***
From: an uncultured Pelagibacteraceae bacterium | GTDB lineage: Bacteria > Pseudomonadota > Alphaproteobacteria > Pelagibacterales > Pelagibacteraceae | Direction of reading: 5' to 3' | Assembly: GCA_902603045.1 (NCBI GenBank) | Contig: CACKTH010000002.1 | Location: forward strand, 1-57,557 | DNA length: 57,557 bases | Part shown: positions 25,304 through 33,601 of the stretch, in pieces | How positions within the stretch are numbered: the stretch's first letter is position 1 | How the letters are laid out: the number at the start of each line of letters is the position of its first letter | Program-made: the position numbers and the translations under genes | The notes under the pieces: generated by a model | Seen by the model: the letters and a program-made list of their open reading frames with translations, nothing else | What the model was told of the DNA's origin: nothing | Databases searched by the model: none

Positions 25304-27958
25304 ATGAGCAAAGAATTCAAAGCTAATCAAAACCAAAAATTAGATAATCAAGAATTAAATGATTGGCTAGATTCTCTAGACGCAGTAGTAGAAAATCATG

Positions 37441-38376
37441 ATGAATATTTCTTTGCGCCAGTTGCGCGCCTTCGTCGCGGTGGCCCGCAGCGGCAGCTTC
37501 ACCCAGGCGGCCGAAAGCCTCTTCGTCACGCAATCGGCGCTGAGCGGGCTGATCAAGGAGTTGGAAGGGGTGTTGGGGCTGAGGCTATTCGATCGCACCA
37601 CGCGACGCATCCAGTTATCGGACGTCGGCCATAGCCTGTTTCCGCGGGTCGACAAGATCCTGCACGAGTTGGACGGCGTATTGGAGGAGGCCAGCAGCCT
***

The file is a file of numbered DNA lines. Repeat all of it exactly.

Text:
From: an uncultured Pelagibacteraceae bacterium | GTDB lineage: Bacteria > Pseudomonadota > Alphaproteobacteria > Pelagibacterales > Pelagibacteraceae | Direction of reading: 5' to 3' | Assembly: GCA_902603045.1 (NCBI GenBank) | Contig: CACKTH010000002.1 | Location: forward strand, 1-57,557 | DNA length: 57,557 bases | Part shown: positions 25,304 through 33,601 of the stretch, in pieces | How positions within the stretch are numbered: the stretch's first letter is position 1 | How the letters are laid out: the number at the start of each line of letters is the position of its first letter | Program-made: the position numbers and the translations under genes | The notes under the pieces: generated by a model | Seen by the model: the letters and a program-made list of their open reading frames with translations, nothing else | What the model was told of the DNA's origin: nothing | Databases searched by the model: none

Positions 25304-27958
25304 ATGAGCAAAGAATTCAAAGCTAATCAAAACCAAAAATTAGATAATCAAGAATTAAATGATTGGCTAGATTCTCTAGACGCAGTAGTAGAAAATCATG

Positions 37441-38376
37441 ATGAATATTTCTTTGCGCCAGTTGCGCGCCTTCGTCGCGGTGGCCCGCAGCGGCAGCTTC
37501 ACCCAGGCGGCCGAAAGCCTCTTCGTCACGCAATCGGCGCTGAGCGGGCTGATCAAGGAGTTGGAAGGGGTGTTGGGGCTGAGGCTATTCGATCGCACCA
37601 CGCGACGCATCCAGTTATCGGACGTCGGCCATAGCCTGTTTCCGCGGGTCGACAAGATCCTGCACGAGTTGGACGGCGTATTGGAGGAGGCCAGCAGCCT